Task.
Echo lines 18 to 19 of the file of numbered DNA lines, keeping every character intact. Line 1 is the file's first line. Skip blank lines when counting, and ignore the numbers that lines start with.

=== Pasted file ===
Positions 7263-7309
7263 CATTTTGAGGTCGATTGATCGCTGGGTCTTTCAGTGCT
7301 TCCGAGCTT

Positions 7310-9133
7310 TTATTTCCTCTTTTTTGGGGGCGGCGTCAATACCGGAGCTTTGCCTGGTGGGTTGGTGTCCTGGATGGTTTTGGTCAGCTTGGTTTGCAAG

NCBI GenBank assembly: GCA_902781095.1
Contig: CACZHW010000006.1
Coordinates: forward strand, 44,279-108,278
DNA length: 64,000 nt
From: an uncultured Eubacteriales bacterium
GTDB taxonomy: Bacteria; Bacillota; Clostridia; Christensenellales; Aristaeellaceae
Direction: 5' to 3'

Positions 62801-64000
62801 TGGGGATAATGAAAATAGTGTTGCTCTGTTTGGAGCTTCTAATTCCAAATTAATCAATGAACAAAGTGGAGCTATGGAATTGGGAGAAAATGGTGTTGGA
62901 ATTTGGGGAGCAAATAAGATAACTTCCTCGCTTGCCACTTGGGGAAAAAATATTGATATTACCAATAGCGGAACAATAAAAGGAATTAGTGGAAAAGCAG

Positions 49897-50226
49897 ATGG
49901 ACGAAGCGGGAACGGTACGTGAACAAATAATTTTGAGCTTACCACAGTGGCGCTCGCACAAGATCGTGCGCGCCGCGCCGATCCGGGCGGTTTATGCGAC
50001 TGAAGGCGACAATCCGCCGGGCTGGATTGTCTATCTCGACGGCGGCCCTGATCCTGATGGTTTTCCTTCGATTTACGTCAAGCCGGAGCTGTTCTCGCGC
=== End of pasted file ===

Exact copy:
49901 ACGAAGCGGGAACGGTACGTGAACAAATAATTTTGAGCTTACCACAGTGGCGCTCGCACAAGATCGTGCGCGCCGCGCCGATCCGGGCGGTTTATGCGAC
50001 TGAAGGCGACAATCCGCCGGGCTGGATTGTCTATCTCGACGGCGGCCCTGATCCTGATGGTTTTCCTTCGATTTACGTCAAGCCGGAGCTGTTCTCGCGC